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Every Company is a Software Company

10/19/2016 11:24 AM

In 2016, we can see the future spread out before us like a sumptuous buffet. The possibilities are endless. We are moving toward that perfect  Gene Roddenberry spot in time where we are freed from the drudgery of bolting things together, filling out spreadsheets or even punching a time clock.  People will be freed to think and innovate and really come up with exciting and innovative solutions instead of bolting bumpers on Chevys or producing TPS reports.

How is this possible, you ask?  Automation.  The above-mentioned Chevy isn't bolted together by people anymore, it's produced by robots.  Why should Bill Lumbergh be coming by Peter's office saying "We have a problem with the cover sheet on the TPS report" when he should be clicking a button to produce it, the way that Impala is built?

The next logical question is "Why isn't everything being automated?"  The answer is complicated.  First, the people that can replace entire systems aren't in leadership roles.  In society today, either you do stuff, or you manage people who do stuff, but not both.  These managers don't have the knowledge sufficient to look at the big picture and produce that one piece of software that does everything.  Those days are coming to an end.

Let's take a little example.  Our sister company Sentia Health, took a look at the process of health insurance and what precisely could not be done by a machine.  You can't replace a doctor with a computer.  You can't dig the memory of what the doctor did to any given patient out of his head (there is a visual) and record it for him or her.  What you can do is to take that documentation, pull out the procedures and pay for them.  That is basically all the insurance company does.  The difference is that the traditional insurance company has a cast of thousands with medical coders, adjudicators, and big building and HR departments and generally wastes about 1/3 of your heard earned healthcare dollars.  Sentia Health takes those same records, with no human intervention, and pays for medical treatments in near real time for a small monthly fee of $10 per month.  This is about 1/10th of what the average insurance consumer pays his or her insurance company for the same service.  That isn't the first, nor even the second industry we have completely automated.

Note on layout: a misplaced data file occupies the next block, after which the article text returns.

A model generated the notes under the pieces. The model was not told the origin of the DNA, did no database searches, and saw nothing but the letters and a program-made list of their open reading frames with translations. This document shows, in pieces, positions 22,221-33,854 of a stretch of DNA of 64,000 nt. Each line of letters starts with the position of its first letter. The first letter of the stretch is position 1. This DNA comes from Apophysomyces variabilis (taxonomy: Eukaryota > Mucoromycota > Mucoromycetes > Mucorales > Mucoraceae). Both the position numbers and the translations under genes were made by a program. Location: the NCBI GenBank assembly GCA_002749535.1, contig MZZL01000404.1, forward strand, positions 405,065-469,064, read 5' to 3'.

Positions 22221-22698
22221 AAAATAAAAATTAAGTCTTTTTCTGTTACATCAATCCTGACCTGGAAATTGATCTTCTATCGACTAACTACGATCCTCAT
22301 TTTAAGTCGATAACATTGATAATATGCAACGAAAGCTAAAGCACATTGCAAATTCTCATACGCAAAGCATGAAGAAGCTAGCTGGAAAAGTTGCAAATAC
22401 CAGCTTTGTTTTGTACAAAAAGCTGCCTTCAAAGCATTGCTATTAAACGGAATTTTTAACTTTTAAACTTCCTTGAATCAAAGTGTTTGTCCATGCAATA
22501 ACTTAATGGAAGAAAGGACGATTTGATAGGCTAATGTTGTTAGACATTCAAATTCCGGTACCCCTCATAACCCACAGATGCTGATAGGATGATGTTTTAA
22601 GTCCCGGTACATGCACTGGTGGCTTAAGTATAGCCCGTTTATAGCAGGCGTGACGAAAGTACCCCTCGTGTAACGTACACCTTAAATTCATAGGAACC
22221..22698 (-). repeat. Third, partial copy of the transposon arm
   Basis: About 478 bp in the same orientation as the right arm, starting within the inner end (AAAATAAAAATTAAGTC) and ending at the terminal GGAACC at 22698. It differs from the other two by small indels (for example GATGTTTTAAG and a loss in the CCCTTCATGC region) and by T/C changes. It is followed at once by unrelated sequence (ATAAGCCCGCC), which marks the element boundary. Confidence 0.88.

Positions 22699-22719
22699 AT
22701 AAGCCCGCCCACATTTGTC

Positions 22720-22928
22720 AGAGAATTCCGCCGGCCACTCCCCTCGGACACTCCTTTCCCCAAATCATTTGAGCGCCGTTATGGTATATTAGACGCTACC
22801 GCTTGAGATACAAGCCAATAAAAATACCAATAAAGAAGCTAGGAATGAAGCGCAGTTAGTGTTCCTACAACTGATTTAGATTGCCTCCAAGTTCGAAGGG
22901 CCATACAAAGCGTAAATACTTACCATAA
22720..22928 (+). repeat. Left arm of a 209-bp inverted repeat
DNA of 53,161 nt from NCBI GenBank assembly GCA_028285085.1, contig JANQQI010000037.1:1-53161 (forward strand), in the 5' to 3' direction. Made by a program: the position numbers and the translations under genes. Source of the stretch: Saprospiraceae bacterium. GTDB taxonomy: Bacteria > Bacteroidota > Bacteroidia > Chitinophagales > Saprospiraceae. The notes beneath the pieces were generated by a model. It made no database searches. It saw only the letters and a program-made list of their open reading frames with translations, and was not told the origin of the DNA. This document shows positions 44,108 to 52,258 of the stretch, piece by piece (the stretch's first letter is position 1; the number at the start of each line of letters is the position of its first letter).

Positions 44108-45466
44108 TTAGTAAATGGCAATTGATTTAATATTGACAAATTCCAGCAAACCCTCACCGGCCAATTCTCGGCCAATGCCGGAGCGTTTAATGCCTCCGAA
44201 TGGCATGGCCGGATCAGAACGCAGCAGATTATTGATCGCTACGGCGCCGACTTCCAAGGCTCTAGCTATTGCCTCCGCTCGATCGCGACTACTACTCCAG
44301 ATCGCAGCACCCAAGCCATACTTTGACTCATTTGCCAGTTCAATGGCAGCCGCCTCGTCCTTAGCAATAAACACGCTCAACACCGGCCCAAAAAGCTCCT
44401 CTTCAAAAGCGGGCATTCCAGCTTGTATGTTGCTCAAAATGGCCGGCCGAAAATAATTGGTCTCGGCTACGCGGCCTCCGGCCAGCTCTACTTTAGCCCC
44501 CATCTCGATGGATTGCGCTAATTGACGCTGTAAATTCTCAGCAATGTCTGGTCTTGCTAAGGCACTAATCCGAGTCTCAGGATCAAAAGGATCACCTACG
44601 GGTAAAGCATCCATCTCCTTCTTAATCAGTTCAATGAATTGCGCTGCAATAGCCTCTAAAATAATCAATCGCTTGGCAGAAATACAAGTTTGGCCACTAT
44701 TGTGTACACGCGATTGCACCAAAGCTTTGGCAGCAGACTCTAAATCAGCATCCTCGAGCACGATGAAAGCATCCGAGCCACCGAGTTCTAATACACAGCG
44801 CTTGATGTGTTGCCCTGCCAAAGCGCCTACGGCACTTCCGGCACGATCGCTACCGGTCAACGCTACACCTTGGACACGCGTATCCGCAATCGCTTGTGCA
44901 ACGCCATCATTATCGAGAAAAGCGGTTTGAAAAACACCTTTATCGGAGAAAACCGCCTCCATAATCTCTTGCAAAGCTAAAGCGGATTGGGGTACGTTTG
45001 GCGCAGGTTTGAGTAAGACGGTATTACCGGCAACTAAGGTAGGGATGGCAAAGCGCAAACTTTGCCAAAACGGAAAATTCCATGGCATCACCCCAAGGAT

Whether you like it or not, your company or the company you work for is a software company.  Either you will get on board with the new way of doing business, or you will be run over by someone who has.  David Kirkpatrick of Forbes agrees saying "those who fail to adapt will be obsolete."  Joel Basgall says in Entrepreneur Magazine "You Need to Become a Software Company... or Die."  That is pretty harsh, and absolutely true.

We've given you quotes from the best minds in the business and an example of something we've actually done.  Heck, we have even automated the production of the software we are discussing here, so you don't have to pay a fortune to have your business automated.  If you've been following along, you've heard that message before.  You have the ammunition you need to put your competitors out of business.  It's your job to pull the trigger and make the changes.  One of those competitors is taking aim at you right now.

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